Doctors Residency to last 7 years

Updated Thursday 12 October 2017 11:14
Doctors Residency to last 7 years
He said in considering a memo on industrial relations in the public sector, the council stressed the need to do a comprehensive job evaluation and set up a committee that would “evaluate what exactly we should do as individuals, how much should we be paid in a way that we can really pay appropriately across board through the entire country”.

The Nigeria Medical Association (NMA) described the benefit of the federal government’s planned ban as a double edged sword and a ‘50 -50’.

Dr Roland Aigbovo, Public Relations Officer of NMA, Federal Capital (FCT) Territory chapter, said the federal government should have consulted the Medical and Dental Council (MDCN) before coming up with the announcement.

He described it as a misnomer because there was already an existing law, a Code of Medical Practice which says that one can actually run a private practice, but not within working hours at a public hospital, “and secondly that you cannot also run inpatient care that is seeing the patient and admitting them while working in a public hospital.”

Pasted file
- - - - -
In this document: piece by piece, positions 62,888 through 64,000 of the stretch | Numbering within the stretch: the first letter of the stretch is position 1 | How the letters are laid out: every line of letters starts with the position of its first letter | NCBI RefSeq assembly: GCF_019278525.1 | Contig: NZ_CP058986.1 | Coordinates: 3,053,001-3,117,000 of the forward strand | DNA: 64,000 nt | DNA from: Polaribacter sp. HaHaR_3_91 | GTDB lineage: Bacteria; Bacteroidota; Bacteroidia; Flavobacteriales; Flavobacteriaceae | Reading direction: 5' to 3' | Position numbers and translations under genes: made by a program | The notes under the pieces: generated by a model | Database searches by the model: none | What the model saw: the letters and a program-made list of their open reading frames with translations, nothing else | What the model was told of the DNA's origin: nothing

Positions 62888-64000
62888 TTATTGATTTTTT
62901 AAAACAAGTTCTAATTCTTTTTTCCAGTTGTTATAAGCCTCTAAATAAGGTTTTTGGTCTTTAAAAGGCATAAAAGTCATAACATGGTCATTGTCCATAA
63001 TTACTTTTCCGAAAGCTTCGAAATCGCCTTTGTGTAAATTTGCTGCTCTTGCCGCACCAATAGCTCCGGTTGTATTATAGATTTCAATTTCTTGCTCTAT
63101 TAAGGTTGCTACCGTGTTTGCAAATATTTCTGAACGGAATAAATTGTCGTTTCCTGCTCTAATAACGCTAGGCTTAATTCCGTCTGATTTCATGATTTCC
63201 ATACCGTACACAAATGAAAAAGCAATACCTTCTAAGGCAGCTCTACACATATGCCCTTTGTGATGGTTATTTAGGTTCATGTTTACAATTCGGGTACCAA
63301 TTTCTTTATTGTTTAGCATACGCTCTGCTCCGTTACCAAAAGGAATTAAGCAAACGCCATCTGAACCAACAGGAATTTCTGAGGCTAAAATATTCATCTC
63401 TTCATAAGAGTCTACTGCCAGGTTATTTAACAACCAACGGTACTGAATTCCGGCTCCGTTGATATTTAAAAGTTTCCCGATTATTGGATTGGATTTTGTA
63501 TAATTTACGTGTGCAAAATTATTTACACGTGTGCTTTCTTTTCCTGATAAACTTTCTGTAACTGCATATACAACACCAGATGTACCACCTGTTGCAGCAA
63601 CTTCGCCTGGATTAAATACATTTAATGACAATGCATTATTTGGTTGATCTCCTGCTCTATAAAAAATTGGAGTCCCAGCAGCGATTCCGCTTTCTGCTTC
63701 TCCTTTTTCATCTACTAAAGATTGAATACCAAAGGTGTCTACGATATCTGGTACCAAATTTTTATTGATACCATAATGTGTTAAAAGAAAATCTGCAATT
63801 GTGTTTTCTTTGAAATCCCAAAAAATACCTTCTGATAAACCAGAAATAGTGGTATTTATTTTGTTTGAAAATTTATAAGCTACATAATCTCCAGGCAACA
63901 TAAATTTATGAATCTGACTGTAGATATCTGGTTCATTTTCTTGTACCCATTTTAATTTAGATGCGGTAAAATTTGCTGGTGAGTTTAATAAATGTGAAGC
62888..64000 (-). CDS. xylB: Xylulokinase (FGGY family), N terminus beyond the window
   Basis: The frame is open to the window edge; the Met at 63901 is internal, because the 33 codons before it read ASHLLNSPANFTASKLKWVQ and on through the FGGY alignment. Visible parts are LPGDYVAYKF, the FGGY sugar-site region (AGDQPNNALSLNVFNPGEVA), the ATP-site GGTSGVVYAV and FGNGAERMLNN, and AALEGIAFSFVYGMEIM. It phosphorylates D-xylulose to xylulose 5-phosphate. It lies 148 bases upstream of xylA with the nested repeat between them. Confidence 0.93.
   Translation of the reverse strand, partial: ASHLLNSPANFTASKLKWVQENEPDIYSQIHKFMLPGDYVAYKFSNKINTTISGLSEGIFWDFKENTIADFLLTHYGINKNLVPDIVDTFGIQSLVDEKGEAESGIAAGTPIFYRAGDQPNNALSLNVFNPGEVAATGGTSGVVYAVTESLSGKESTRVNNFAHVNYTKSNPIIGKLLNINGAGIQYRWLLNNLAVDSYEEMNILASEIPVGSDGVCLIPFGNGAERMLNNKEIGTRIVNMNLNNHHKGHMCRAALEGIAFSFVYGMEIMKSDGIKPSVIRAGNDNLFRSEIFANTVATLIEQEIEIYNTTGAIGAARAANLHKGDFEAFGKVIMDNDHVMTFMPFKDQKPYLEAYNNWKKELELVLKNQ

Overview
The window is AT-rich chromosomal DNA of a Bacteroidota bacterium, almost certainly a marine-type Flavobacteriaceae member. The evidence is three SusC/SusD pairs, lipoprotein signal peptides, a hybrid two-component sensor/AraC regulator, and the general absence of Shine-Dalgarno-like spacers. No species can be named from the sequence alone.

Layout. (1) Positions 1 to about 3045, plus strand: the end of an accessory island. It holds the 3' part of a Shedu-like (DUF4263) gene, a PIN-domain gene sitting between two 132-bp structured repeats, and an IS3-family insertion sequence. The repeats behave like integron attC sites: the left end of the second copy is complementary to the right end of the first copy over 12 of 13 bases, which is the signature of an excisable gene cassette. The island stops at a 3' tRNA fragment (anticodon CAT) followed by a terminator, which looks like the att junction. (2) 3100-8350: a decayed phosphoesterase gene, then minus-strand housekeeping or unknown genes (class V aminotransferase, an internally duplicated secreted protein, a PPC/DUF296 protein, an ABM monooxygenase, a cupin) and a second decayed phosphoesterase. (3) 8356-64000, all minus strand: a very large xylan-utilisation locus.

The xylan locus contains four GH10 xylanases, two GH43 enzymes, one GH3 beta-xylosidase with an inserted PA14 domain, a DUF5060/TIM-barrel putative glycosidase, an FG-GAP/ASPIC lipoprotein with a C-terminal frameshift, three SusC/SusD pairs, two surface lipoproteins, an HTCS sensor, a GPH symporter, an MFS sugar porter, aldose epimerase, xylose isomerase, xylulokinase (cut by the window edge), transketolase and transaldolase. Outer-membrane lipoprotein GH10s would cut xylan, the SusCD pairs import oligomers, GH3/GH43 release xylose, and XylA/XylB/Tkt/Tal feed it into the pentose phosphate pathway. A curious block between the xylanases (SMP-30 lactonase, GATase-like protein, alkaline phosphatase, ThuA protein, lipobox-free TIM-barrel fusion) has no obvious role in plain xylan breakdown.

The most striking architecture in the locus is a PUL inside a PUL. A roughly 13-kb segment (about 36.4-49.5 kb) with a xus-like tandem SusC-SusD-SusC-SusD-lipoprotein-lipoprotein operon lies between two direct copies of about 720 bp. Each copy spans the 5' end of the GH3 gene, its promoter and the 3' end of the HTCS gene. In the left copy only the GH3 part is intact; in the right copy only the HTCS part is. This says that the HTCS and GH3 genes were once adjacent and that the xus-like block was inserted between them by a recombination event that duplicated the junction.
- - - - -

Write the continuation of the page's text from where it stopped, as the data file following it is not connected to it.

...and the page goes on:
While saying that the ban when implemented could help improve efficiency in patients care in public hospitals, the move would also cause a lot of job dissatisfaction and increased quackery in the health sector.

He said doctors spend their hard earned money acquiring additional skills or developing themselves, while some cannot practice their skills in some public health institutions because of lack of requisite facilities and equipment.

Dr Roland Aigbovo said it was important for government to be willing and able to fund and equip the health institutions because no doctor will be happy for his skills to go to waste because of a ban on private practice.

“On the other hand it will also increase quackery because there are so many rural areas that even the Ministry of Health doesn’t go to. There are lots of quackery going on there. So it’s a 50-50 thing,” he said.

Dr UgochukwuEze Public Relations Officer/ spokesman of the National Association of Resident Doctors (NARD), said "Firstly, the NMA is the umbrella body for doctors. NARD is just an affiliate so I believe NMA has a position on this and shall be made public.

“Secondly, there is a code of ethics governing Nigerian doctors and its provisions on the issue are clear. However, there is a regulatory body for activities of medical doctors in the country which is the Medical and Dental Council of Nigeria(MDCN).

“MDCN presently has no board and thus not exerting her regulatory role fully. NARD is aware that NMA has been advocating for FG to constitute the MDCN board. If government places high premium on the work/activities of doctors, the board of such an important regulatory body should not be dissolved at will. One is really baffled as this tops the head line of FEC meeting today,” he said.


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